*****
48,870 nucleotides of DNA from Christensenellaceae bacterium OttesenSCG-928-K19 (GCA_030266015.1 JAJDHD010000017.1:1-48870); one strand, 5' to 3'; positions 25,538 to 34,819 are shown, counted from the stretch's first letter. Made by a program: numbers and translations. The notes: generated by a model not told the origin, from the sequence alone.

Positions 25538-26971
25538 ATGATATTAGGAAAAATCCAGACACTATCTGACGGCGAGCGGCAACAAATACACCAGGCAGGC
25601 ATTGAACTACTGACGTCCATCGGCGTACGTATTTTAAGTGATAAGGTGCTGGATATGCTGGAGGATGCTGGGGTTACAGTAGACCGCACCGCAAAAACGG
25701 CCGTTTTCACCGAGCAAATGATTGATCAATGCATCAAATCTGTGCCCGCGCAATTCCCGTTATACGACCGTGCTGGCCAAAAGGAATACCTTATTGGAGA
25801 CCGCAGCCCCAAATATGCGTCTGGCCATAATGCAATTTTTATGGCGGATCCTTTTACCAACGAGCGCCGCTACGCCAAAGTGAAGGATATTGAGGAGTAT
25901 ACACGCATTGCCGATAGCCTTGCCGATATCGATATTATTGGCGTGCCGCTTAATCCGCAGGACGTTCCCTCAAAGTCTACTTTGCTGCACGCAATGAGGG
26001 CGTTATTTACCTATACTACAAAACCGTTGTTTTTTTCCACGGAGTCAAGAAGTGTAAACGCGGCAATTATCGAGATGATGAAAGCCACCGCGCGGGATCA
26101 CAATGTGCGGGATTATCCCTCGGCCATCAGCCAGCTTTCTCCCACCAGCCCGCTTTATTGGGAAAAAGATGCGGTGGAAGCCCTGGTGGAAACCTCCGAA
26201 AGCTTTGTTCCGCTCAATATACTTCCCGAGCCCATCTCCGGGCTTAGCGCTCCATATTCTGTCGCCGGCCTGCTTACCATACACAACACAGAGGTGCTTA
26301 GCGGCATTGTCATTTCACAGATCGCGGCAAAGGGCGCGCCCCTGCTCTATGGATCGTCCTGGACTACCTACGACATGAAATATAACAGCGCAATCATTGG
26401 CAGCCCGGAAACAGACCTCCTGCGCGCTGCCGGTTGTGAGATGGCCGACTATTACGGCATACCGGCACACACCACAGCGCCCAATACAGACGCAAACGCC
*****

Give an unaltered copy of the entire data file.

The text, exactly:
48,870 nucleotides of DNA from Christensenellaceae bacterium OttesenSCG-928-K19 (GCA_030266015.1 JAJDHD010000017.1:1-48870); one strand, 5' to 3'; positions 25,538 to 34,819 are shown, counted from the stretch's first letter. Made by a program: numbers and translations. The notes: generated by a model not told the origin, from the sequence alone.

Positions 25538-26971
25538 ATGATATTAGGAAAAATCCAGACACTATCTGACGGCGAGCGGCAACAAATACACCAGGCAGGC
25601 ATTGAACTACTGACGTCCATCGGCGTACGTATTTTAAGTGATAAGGTGCTGGATATGCTGGAGGATGCTGGGGTTACAGTAGACCGCACCGCAAAAACGG
25701 CCGTTTTCACCGAGCAAATGATTGATCAATGCATCAAATCTGTGCCCGCGCAATTCCCGTTATACGACCGTGCTGGCCAAAAGGAATACCTTATTGGAGA
25801 CCGCAGCCCCAAATATGCGTCTGGCCATAATGCAATTTTTATGGCGGATCCTTTTACCAACGAGCGCCGCTACGCCAAAGTGAAGGATATTGAGGAGTAT
25901 ACACGCATTGCCGATAGCCTTGCCGATATCGATATTATTGGCGTGCCGCTTAATCCGCAGGACGTTCCCTCAAAGTCTACTTTGCTGCACGCAATGAGGG
26001 CGTTATTTACCTATACTACAAAACCGTTGTTTTTTTCCACGGAGTCAAGAAGTGTAAACGCGGCAATTATCGAGATGATGAAAGCCACCGCGCGGGATCA
26101 CAATGTGCGGGATTATCCCTCGGCCATCAGCCAGCTTTCTCCCACCAGCCCGCTTTATTGGGAAAAAGATGCGGTGGAAGCCCTGGTGGAAACCTCCGAA
26201 AGCTTTGTTCCGCTCAATATACTTCCCGAGCCCATCTCCGGGCTTAGCGCTCCATATTCTGTCGCCGGCCTGCTTACCATACACAACACAGAGGTGCTTA
26301 GCGGCATTGTCATTTCACAGATCGCGGCAAAGGGCGCGCCCCTGCTCTATGGATCGTCCTGGACTACCTACGACATGAAATATAACAGCGCAATCATTGG
26401 CAGCCCGGAAACAGACCTCCTGCGCGCTGCCGGTTGTGAGATGGCCGACTATTACGGCATACCGGCACACACCACAGCGCCCAATACAGACGCAAACGCC